In a polarized world, litigators need to think like lizards in order to win in the courtroom.
Meaning: make arguments that appeal to our primitive, reptile brains.
A live workshop on how to do that – along with lots of other educational and social opportunities – are on the agenda for the 2019 Annual Convention of the NC Advocates for Justice. The convention will be held in Wilmington at the Hotel Ballast from Thursday, June 20 to Sunday, June 23.
This year’s NCAJ gathering will feature a new schedule and a new format, with more events open to all attendees regardless of practice area.
One session will be Unifying Juries in a Dangerously Divided World, presented by David Ball and Artemis Malekpour, the nation’s only trial consulting team certified in Reptilian trial techniques. Another will offer a nuts and bolts approach to post-conviction work at the trial and appellate level.
Meanwhile, regular offerings like the annual appellate law roundup and the President’s Gala (open this year to everybody) remain on the menu.
NCAJ Executive Director Kimberly Crouch said changes were needed because attendance at the convention has declined in recent years while costs have increased.
“NCAJ is an amazing membership organization but a membership organization, nonetheless,” she writes in a welcoming letter posted to the NCAJ website. “We can no longer remain stagnant and expect to remain relevant. We must be brave enough and bold enough to implement new ideas.”
Case Law and Reptile Thinking
“NCAJ is in a time of transition,” writes Crouch. “Overall attendance at convention has been decreasing while costs to host events outside of NCAJ’s building have been increasing over time,” writes Crouch. “Understanding how important convention is to our membership, a new format will occur in 2019 to address these realities and adjust accordingly. The new format also seeks to celebrate the community that is NCAJ regardless of practice area.”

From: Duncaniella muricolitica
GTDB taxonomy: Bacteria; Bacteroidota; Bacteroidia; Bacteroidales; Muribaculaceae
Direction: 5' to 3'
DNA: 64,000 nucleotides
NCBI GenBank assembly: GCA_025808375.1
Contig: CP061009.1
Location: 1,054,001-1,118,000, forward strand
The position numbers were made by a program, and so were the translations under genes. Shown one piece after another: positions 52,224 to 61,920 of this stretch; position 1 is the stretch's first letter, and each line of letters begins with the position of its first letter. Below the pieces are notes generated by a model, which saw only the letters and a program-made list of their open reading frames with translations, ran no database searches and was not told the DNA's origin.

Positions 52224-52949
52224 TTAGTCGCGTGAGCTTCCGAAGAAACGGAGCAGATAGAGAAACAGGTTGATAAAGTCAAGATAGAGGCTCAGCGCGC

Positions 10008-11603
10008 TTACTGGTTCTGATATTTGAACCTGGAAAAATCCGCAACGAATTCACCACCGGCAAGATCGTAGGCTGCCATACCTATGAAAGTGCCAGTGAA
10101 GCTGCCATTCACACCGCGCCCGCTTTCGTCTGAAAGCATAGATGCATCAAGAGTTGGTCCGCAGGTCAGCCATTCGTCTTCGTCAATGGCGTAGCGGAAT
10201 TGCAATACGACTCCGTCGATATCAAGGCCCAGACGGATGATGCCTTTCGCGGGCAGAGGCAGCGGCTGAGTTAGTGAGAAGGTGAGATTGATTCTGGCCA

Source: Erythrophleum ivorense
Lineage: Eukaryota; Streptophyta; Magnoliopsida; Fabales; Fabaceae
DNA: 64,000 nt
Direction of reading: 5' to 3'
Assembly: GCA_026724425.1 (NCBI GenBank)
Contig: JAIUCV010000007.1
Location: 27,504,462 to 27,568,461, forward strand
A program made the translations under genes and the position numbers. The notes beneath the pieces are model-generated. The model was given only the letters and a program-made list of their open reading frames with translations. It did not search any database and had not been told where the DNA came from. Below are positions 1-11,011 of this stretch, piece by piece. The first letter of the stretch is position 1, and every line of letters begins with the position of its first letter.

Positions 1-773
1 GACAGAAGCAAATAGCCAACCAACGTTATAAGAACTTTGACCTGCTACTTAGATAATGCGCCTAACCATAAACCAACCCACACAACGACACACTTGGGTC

One highlight: attorney Jon Moore will pull together the most significant appellate cases that have impacted civil practice over the past year. In this three-hour session, attendees will hear first-hand from the attorneys of record and take home best practice tips.
Also: Duke University School of Law professors Theresa Newman and Jamie Lau will present a practical approach to post-conviction work at the state and federal level. Newman and Lau, who run the law school’s Wrongful Convictions Clinic, will discuss investigations to federal habeas. Following their presentation, attorney David Rudolf will drive home the importance of criminal defense work.
David Ball and Artemis Malekpour will present a course on jury strategy and success. Ball is co-author of the book, Reptile: The 2009 Manual of the Plaintiff’s Revolution. In it, he outlines a method of persuading jurors by appealing to the most basic instincts of their reptile brains. Under this approach, evidence and arguments are framed in terms of threats, safety rules and self-preservation.
Other highlights of the convention:
- First-Time Attendees Meet & Greet (Thursday)
- State of the Association report by Executive Director (Friday)
- Practical skills training for all attendees